At A.S.'s sentencing in 2002, everyone including the judge believed A.S. was subject to a 10-year registration period, not lifetime registration. According to the court's opinion, A.S.'s mother testified, "My son made a mistake, a terrible, terrible error in his life that's affected him. He's been punished. He will be punished. He has a 10-year reporting component to this punishment," to which the trial court replied, "I know." The prosecutor confirmed, "He's now facing a 10-year registration for Megan's Law. That's true."
After A.S. was released from jail, he registered as a sex offender with the state police. He then successfully completed all aspects of his criminal sentence and complied with all aspects of his reporting obligation.
After 10 years had passed, A.S. contacted the state police and requested removal of his name from the registry. The state police refused, claiming his guilty plea to sexual abuse of children and unlawful contact with a minor triggered lifetime registration under Section 9795.1(b) (1). A.S. filed a mandamus action with the Commonwealth Court.
The Commonwealth Court agreed with A.S. The Supreme Court agreed to hear the case when the state police appealed.
The Supreme Court majority included Chief Justice Thomas G. Saylor and Justices Kevin M. Dougherty, Max Baer and Christine Donohue. Justices Debra McClosky Todd and David N. Wecht dissented.
The decision means sex offenders convicted of Tier I offenses including luring a child into a vehicle, institutional sexual assault, indecent assault, corruption of minors and possessing child pornography will not be required to register for life on their first offense, regardless of the number of offenses that grew out of a single incident.
The court's decision requires that a one-time offender must become a recidivist to qualify for lifetime registration.
Dauphin County District Attorney Ed Marsico told the Harrisburg Patriot-News that the decision likely will have an impact on plea negotiations in certain sex-crime cases. The difference in registration requirements—some offenses carry registration terms as low as 15 years—can prompt a defendant to plead guilty to a lesser sex crime to avoid the lifetime registration.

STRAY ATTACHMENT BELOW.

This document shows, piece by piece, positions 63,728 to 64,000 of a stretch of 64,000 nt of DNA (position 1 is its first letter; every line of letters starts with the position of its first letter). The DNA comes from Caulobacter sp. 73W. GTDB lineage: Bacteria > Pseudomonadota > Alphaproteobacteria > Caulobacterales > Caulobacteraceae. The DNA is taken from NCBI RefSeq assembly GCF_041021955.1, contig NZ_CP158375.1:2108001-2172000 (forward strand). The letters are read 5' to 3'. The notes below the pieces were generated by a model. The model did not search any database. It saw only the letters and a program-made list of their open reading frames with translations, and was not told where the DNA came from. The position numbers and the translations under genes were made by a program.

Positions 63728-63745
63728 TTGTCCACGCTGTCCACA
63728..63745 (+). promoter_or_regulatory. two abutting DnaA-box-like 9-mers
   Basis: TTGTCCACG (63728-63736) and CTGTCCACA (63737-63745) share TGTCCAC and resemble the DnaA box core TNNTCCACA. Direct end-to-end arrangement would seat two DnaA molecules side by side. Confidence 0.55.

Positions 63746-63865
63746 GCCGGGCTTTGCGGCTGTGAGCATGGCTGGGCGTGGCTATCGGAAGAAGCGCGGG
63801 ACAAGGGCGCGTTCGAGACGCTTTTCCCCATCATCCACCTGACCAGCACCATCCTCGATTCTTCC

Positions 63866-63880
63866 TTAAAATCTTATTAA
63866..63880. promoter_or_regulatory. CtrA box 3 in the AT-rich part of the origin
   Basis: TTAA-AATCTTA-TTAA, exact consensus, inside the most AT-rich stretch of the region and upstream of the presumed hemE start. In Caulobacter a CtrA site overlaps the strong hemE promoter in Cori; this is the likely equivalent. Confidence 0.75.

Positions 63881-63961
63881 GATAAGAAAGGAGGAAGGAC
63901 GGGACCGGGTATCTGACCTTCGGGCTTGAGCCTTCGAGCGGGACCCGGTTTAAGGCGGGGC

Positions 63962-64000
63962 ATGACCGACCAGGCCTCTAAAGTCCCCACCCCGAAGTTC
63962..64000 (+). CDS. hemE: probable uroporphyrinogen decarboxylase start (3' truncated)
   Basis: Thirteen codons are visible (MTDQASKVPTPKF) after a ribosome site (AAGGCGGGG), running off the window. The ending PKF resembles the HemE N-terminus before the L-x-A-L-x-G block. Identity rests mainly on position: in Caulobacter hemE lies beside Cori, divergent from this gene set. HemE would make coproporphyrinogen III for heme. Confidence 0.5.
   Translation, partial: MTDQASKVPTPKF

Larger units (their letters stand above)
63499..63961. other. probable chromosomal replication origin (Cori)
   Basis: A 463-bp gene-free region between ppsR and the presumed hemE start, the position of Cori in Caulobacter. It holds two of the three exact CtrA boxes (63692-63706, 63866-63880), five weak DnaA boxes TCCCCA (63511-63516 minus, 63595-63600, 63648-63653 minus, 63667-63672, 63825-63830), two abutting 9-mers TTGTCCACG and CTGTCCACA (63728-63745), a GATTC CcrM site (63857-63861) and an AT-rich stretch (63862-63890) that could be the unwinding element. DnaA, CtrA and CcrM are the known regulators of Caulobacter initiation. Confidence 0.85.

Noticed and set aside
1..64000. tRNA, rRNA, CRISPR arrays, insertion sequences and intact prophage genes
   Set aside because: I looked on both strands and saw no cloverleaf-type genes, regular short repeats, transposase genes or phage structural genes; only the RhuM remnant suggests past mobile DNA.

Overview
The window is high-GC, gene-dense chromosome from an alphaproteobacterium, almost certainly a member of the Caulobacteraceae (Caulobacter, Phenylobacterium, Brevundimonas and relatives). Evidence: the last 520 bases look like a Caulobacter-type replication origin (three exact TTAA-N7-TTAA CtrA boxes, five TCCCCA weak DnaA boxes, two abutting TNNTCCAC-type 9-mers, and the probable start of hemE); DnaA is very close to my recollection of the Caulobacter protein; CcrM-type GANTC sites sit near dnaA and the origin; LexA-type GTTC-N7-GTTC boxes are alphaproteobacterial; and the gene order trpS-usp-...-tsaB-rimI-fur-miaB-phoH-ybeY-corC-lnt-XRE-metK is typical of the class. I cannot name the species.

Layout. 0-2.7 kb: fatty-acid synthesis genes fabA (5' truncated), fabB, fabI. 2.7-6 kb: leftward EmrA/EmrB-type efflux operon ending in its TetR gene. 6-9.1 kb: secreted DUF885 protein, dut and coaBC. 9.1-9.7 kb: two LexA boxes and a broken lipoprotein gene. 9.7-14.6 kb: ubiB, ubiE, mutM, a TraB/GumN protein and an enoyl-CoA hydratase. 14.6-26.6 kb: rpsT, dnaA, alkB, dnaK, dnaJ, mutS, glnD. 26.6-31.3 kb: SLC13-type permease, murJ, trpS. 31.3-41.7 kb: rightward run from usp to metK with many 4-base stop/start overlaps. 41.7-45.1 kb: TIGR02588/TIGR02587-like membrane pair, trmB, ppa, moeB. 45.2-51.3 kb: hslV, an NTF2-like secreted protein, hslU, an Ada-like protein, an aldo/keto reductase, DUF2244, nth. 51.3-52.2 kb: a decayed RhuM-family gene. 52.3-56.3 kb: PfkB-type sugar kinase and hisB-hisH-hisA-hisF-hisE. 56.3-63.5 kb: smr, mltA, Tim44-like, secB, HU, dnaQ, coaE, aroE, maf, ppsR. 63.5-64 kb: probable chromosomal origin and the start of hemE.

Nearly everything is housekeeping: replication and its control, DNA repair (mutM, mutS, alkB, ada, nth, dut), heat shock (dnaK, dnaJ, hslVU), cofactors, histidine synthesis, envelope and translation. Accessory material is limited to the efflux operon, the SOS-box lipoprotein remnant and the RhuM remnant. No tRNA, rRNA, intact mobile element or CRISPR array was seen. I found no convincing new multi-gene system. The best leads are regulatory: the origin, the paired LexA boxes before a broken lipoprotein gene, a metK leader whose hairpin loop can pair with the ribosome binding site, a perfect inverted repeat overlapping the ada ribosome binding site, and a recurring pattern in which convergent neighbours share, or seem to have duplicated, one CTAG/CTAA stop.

"The biggest impact will be with plea negotiations," Marsico said. "These registration requirements are often at issue."
On the other hand, defense attorneys often find it challenging to provide their clients with advice on the collateral consequences of a conviction. Whether it's the length of a driver's license suspension, the disqualification of a professional license or, as with sex offenders, the level of registration, fully appreciating the collateral consequences of a conviction can be daunting.
Often the distinction is based on whether the consequences are civil or criminal. The decision with regard to sex offender registration got a little murky after the A.S. decision.
The Supreme Court has held the registration provisions are not punitive for purposes of constitutional challenges. However, the high court acknowledged in A.S., "Whether the statute is deemed a penal one subject to the rule of lenity and strict construction or not ... the fact is that interpretations—and predictions—of the statute's effect have to be made by different persons and entities at different times: prosecutors in charging decisions, defense counsel in rendering advice, defendants in determining courses of action, trial judges in imposing sentence, courts on appeal, PSP in enforcement, and then the defense, prosecution and courts repeated again if the defendant is charged with violating his or her registration obligation."
"Given the obvious burden of registration and the potentially serious criminal consequences of a lapse ... to state the law is not 'penal' is little answer to a defendant who had good reason to believe he had done all required of him, only to find himself staring at lifetime registration," wrote Dougherty.
An offender must have a chance to rehabilitate before being penalized with a second offense, the high court found.
"We do not dispute the commonwealth's argument that each image of child pornography possessed represents a separate, independent crime," Dougherty wrote.
However, Dougherty said, clear and simple, "the statute requires an act, a conviction, and a subsequent act to trigger lifetime registration for multiple offenses."
Special to the Law Weekly Matthew T. Mangino is of counsel with Luxenberg, Garbett, Kelly & George. His book, "The Executioner's Toll," 2010 was released by McFarland Publishing. You can reach him at www.mattmangino.com and follow him on Twitter @MatthewTMangino.
To visit the column CLICK HERE